PLATTSBURGH — There are wild things in them there hills around Plattsburgh.
Black bears, catamounts and missile silos — 15 stories deep.
For those of a certain age, their memories are etched by a four-year window when the Atlas F Intercontinental Ballistic Missile (ICBM) made the Cold War hot and personal, with 12 missile sites constructed by the U.S. Army Corps of Engineers within a 50-mile radius of the base.
The 820th Strategic Aerospace Division assigned the 556th Strategic Missile Squadron to Plattsburgh Air Force Base in 1961, the same year Utah resident John Stone was assigned to the 820th Support Group to support the 556th.
Stone is a speaker at Saturday’s grand opening of the Plattsburgh Air Force Base Museum, which features an extensive Atlas Missile exhibit.
He and his bride, Deanna, secured their first apartment at 76 Broad St.
“We rented from a great French lady ... right across from the Plattsburgh Teachers College, where we played tennis and where we lived for at least a year,” said Stone, who co-authored “A History of the 556th Strategic Missile Squadron” with Jeff Stephens, an Illinois-based Atlas F Systems researcher.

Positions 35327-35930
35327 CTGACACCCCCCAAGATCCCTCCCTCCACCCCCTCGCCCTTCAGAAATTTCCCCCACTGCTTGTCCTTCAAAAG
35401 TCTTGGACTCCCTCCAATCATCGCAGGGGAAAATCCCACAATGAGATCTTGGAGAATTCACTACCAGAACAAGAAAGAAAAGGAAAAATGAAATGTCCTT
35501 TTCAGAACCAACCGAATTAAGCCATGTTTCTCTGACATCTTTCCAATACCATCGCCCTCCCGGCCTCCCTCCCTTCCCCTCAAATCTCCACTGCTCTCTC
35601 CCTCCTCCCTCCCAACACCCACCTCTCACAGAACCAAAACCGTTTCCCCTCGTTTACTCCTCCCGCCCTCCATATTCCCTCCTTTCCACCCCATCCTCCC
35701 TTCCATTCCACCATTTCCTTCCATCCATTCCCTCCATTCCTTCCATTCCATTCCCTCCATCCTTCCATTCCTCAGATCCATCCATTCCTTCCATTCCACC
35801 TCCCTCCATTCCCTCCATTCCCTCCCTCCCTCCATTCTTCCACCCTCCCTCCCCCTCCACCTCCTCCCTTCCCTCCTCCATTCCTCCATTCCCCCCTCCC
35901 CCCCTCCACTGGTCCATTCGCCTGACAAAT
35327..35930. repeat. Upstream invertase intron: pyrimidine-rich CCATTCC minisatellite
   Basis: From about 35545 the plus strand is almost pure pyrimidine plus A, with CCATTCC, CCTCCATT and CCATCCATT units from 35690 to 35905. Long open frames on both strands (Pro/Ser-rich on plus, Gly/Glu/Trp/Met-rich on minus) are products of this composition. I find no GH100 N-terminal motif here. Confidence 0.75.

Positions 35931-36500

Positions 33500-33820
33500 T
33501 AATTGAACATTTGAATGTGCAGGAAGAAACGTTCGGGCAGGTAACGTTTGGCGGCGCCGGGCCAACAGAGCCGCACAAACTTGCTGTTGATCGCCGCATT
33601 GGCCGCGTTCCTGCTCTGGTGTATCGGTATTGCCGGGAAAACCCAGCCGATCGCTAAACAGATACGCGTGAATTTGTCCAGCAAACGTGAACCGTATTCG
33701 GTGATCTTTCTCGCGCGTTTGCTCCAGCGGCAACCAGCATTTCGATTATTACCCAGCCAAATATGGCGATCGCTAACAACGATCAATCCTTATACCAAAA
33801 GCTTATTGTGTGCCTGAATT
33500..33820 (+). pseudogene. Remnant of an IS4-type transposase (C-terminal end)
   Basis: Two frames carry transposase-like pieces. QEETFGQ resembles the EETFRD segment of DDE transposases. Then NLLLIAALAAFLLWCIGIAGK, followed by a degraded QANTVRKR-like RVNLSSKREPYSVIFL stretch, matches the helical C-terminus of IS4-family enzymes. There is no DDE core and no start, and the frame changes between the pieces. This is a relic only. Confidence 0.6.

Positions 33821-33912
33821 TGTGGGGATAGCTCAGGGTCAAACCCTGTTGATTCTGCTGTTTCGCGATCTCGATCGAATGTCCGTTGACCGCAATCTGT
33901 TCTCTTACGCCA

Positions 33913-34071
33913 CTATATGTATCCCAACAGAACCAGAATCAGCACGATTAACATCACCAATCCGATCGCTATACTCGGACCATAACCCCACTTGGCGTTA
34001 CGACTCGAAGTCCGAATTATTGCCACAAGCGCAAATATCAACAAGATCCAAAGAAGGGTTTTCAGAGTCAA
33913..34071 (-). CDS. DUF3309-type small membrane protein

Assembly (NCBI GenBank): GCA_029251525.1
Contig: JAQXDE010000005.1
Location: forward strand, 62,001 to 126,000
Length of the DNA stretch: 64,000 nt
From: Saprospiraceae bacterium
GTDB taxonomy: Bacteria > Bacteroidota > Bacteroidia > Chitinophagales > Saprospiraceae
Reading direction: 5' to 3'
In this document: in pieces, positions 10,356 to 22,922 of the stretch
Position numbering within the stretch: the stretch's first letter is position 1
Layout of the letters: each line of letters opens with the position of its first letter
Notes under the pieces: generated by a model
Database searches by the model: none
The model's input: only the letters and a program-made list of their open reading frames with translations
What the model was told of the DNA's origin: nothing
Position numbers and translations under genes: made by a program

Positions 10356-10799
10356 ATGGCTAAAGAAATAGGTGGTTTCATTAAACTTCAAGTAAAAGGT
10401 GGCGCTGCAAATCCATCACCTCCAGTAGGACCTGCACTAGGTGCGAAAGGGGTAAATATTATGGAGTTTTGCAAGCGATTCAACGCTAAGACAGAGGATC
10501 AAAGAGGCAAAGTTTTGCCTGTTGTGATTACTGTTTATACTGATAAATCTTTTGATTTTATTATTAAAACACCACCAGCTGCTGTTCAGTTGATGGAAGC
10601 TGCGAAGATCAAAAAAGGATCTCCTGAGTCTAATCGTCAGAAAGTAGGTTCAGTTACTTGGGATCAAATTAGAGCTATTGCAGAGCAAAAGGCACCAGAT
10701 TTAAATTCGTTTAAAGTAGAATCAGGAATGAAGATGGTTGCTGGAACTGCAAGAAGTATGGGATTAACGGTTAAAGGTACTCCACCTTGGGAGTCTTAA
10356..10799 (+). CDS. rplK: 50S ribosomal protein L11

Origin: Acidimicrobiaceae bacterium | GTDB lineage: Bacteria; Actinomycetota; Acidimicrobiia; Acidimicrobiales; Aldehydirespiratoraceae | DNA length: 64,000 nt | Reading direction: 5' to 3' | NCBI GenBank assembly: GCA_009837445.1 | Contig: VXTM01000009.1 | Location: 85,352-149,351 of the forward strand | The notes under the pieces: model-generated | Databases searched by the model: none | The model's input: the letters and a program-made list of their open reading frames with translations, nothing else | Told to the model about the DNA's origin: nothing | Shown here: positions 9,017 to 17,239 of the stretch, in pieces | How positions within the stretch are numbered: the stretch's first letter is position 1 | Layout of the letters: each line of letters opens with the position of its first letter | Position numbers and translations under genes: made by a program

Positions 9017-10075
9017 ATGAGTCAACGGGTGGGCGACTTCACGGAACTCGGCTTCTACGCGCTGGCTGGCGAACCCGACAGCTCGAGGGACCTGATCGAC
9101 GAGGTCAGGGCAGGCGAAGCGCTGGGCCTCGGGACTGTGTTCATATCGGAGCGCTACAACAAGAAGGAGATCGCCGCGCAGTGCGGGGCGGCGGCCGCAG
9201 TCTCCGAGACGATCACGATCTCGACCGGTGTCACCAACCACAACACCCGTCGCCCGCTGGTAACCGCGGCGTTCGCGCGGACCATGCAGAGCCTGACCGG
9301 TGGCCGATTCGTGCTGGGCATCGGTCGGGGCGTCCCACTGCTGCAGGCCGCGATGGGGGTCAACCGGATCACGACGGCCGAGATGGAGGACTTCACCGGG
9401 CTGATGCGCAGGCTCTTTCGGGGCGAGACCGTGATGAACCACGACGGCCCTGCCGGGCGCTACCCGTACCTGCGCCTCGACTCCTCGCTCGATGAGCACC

“We settled into church services members of the Church of Jesus Christ of Latter Day Saints better known as the Mormons. We started attending church almost immediately and were put in positions of leadership in our church rather quickly.”
Initially at Plattsburgh, Stone was assigned to Petroleum, Oil and Lubricant (POL).
“We went out and serviced the bombers, tankers, the fighters and all the aircraft coming into Plattsburgh.”
Several months later, he was assigned to the Cryogenics Shop at Liquid Oxygen Plant, on the northwest corner of the runway.
“I became cryogenic specialist,” Stone said. “We were trained to handle liquid oxygen and liquid nitrogen. We were trained to drive 5,000-gallon cryogenic tankers, basically a military tractor trailer.”